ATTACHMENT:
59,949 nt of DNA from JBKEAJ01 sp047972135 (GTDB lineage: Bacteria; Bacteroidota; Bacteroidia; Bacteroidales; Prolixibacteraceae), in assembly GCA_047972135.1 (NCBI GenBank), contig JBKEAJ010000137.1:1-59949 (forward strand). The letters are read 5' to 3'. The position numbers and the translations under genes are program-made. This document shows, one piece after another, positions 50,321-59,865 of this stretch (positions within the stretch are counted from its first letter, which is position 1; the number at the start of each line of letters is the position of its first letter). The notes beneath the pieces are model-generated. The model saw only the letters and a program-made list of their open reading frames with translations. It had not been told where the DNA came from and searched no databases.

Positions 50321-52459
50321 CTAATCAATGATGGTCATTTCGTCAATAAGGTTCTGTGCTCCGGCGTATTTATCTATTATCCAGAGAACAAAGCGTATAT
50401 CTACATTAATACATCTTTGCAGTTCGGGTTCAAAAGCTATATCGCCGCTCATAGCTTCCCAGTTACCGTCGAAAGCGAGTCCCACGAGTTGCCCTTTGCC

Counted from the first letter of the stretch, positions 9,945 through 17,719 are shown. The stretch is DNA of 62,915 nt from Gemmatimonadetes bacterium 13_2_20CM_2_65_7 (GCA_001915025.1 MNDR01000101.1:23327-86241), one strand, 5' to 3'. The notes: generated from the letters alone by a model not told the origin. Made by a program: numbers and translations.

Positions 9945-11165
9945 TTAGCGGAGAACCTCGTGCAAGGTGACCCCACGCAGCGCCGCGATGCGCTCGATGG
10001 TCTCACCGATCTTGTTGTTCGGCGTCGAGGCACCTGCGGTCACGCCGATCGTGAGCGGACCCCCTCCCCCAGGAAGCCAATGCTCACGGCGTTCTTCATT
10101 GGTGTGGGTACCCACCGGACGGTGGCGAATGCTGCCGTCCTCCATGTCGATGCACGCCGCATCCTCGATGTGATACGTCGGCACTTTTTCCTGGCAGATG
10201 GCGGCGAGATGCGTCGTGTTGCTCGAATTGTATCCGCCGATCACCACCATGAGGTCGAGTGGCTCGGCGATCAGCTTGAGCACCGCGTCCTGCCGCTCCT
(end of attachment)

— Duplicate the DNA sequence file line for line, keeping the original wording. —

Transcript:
59,949 nt of DNA from JBKEAJ01 sp047972135 (GTDB lineage: Bacteria; Bacteroidota; Bacteroidia; Bacteroidales; Prolixibacteraceae), in assembly GCA_047972135.1 (NCBI GenBank), contig JBKEAJ010000137.1:1-59949 (forward strand). The letters are read 5' to 3'. The position numbers and the translations under genes are program-made. This document shows, one piece after another, positions 50,321-59,865 of this stretch (positions within the stretch are counted from its first letter, which is position 1; the number at the start of each line of letters is the position of its first letter). The notes beneath the pieces are model-generated. The model saw only the letters and a program-made list of their open reading frames with translations. It had not been told where the DNA came from and searched no databases.

Positions 50321-52459
50321 CTAATCAATGATGGTCATTTCGTCAATAAGGTTCTGTGCTCCGGCGTATTTATCTATTATCCAGAGAACAAAGCGTATAT
50401 CTACATTAATACATCTTTGCAGTTCGGGTTCAAAAGCTATATCGCCGCTCATAGCTTCCCAGTTACCGTCGAAAGCGAGTCCCACGAGTTGCCCTTTGCC

Counted from the first letter of the stretch, positions 9,945 through 17,719 are shown. The stretch is DNA of 62,915 nt from Gemmatimonadetes bacterium 13_2_20CM_2_65_7 (GCA_001915025.1 MNDR01000101.1:23327-86241), one strand, 5' to 3'. The notes: generated from the letters alone by a model not told the origin. Made by a program: numbers and translations.

Positions 9945-11165
9945 TTAGCGGAGAACCTCGTGCAAGGTGACCCCACGCAGCGCCGCGATGCGCTCGATGG
10001 TCTCACCGATCTTGTTGTTCGGCGTCGAGGCACCTGCGGTCACGCCGATCGTGAGCGGACCCCCTCCCCCAGGAAGCCAATGCTCACGGCGTTCTTCATT
10101 GGTGTGGGTACCCACCGGACGGTGGCGAATGCTGCCGTCCTCCATGTCGATGCACGCCGCATCCTCGATGTGATACGTCGGCACTTTTTCCTGGCAGATG
10201 GCGGCGAGATGCGTCGTGTTGCTCGAATTGTATCCGCCGATCACCACCATGAGGTCGAGTGGCTCGGCGATCAGCTTGAGCACCGCGTCCTGCCGCTCCT